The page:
Ever been to Seldom Seen Pond in Canaan, Connecticut? Since you probably haven’t, you know how it got named. Every name tells a story. In a place as long and thickly settled as the Constitution State, just about all natural features—hills, lakes, ravines, rock outcrops and watercourses included—have at least one if not multiple names. They appear on signs and maps, and we hear them roll off the tongues of our neighbors and colleagues. Nevertheless, their meanings often remain mysterious.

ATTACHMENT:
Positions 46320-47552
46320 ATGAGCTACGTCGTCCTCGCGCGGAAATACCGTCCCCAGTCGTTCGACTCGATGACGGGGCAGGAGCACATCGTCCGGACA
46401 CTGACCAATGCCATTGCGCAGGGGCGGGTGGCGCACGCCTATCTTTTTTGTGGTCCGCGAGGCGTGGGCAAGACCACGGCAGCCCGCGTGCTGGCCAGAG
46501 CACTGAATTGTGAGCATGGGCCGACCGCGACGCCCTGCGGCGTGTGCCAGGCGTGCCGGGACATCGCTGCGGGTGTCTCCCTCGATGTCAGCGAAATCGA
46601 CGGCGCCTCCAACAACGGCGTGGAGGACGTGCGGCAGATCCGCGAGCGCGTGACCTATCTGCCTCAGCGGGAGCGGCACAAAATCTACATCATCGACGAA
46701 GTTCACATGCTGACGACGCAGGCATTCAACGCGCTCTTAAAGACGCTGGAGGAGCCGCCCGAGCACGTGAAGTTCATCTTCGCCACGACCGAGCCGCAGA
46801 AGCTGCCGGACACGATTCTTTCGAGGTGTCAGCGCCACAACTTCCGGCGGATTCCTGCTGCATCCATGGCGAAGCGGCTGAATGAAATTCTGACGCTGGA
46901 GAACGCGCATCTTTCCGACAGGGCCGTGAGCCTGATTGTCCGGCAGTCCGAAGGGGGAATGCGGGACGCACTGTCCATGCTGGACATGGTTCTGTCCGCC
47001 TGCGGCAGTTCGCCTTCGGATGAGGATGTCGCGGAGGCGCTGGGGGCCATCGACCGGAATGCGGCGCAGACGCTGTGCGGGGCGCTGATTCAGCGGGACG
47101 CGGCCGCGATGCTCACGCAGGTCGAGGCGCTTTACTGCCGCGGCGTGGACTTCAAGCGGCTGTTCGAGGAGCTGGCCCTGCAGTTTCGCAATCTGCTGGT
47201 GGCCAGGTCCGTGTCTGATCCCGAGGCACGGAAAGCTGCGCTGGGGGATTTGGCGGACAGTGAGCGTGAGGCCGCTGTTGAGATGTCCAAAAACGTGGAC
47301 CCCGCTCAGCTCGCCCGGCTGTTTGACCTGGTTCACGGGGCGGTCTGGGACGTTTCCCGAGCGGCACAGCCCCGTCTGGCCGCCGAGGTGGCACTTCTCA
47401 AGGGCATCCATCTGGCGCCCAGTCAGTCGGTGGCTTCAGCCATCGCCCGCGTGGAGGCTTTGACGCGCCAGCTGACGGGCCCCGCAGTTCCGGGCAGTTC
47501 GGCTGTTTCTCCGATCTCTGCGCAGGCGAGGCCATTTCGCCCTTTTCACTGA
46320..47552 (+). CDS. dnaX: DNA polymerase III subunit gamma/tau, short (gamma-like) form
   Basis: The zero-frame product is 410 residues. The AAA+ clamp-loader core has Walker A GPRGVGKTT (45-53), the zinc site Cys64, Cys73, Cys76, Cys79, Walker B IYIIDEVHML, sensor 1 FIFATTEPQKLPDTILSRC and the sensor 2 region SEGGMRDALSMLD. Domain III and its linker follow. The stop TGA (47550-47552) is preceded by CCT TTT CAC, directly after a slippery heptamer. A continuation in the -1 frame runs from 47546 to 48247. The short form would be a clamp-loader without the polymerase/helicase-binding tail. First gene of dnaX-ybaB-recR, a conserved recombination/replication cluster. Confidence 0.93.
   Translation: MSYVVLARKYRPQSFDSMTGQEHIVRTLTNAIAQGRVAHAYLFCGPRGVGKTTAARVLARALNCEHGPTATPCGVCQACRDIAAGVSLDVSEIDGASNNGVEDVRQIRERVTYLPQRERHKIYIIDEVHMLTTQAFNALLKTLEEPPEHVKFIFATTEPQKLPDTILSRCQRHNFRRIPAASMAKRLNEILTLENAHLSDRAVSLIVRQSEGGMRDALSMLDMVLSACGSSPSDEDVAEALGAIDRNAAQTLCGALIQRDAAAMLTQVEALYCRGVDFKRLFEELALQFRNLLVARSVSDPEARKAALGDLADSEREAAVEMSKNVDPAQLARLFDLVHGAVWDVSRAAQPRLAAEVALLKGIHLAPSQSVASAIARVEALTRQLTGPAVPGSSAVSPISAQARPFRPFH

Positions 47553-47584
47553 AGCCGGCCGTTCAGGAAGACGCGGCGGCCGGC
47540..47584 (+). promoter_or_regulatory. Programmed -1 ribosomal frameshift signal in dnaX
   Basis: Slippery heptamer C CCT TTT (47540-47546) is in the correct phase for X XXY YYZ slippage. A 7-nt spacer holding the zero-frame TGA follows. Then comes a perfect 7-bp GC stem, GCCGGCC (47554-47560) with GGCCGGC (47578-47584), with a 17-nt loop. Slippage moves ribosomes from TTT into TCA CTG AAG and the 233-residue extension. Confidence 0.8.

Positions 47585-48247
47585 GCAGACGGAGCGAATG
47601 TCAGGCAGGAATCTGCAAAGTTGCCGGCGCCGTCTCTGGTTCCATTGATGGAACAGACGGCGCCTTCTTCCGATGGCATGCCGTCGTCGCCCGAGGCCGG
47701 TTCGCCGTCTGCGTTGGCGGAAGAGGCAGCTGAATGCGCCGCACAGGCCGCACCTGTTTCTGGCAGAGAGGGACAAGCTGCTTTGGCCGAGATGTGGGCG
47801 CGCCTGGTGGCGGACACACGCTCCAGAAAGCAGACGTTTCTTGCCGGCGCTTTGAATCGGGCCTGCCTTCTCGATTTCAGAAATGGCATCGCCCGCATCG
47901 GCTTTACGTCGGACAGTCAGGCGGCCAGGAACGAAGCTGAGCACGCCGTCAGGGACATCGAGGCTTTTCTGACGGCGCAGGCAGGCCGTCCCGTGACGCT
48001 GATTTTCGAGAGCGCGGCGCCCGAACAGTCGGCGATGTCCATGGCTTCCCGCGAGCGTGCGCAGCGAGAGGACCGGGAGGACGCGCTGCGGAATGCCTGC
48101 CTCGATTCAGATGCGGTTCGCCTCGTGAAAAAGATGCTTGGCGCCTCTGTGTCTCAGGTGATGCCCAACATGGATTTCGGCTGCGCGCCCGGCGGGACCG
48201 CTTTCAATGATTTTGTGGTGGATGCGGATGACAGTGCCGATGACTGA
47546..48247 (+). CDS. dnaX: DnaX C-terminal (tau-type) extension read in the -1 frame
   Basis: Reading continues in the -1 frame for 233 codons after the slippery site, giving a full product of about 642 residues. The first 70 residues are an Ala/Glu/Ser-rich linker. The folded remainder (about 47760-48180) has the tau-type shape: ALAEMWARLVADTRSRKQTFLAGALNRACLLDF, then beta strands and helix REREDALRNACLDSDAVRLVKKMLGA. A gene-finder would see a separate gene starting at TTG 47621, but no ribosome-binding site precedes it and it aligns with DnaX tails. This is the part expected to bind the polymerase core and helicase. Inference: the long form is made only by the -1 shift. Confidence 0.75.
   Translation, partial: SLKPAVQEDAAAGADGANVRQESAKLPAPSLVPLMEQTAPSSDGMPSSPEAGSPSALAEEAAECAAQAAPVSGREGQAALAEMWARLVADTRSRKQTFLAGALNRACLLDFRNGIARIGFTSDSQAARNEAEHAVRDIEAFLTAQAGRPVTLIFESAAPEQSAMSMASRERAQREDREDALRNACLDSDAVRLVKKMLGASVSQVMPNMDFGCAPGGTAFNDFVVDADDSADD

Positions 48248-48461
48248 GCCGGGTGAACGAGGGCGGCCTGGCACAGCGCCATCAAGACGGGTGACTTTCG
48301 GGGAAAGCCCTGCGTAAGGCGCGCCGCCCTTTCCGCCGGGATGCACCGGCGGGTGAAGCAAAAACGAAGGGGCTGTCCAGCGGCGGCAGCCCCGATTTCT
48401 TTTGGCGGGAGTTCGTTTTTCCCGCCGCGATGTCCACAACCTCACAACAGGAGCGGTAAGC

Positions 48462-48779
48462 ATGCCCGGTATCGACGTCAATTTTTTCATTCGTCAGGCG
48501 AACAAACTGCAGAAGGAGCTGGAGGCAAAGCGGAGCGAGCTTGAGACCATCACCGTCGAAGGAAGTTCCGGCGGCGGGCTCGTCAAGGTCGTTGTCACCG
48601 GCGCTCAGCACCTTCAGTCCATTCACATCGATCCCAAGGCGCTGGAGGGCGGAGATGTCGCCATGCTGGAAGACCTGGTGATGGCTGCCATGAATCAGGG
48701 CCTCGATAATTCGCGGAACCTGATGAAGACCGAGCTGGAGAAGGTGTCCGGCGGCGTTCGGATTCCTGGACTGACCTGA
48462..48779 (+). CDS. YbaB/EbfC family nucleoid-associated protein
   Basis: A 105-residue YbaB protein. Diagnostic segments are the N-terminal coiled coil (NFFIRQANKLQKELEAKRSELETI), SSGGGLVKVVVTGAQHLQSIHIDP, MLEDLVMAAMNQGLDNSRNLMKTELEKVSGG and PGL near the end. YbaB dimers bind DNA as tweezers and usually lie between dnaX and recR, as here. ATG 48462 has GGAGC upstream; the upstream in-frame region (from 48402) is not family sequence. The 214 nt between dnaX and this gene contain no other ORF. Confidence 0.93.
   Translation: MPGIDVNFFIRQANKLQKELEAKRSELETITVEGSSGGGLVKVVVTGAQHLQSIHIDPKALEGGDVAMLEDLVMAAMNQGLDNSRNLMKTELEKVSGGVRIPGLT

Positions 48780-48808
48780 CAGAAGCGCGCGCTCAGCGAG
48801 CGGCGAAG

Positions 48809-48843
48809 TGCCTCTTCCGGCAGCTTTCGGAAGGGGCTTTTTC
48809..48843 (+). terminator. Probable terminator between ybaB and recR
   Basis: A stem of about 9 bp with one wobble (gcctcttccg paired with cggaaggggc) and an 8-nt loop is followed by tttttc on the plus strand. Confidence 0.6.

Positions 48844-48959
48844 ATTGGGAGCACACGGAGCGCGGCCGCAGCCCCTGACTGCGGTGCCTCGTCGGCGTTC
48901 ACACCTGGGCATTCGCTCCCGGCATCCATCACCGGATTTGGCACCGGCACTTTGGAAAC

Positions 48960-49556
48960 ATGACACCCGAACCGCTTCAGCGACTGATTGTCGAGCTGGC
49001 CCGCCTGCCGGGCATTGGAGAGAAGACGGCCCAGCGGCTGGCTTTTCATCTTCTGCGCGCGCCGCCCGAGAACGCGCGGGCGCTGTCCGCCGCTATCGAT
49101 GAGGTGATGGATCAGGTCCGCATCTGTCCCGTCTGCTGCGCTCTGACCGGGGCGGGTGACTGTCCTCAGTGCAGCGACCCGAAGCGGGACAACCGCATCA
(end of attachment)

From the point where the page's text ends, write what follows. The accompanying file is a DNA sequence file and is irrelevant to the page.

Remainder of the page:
Many places have fascinating and musical Indian names, often with multiple and uncertain meanings. Among them are Minnechaug (“huckleberry”) Mountain in Glastonbury, Waubeeka (“crossing place”) Lake in Danbury, and Mashamoquet (“great fishing place”) Brook in Pomfret. Our devout colonial forebears honored biblical places like Mt. Ararat in East Lyme, Meriden’s Sodom Brook, and Mt. Nebo in Manchester. They frequently left surnames such as Hubbard, Baldwin, Clark, Burnham and Whitcomb etched on our landscape. All are meaningful markers of our past, sometimes the only evidence of a bygone culture.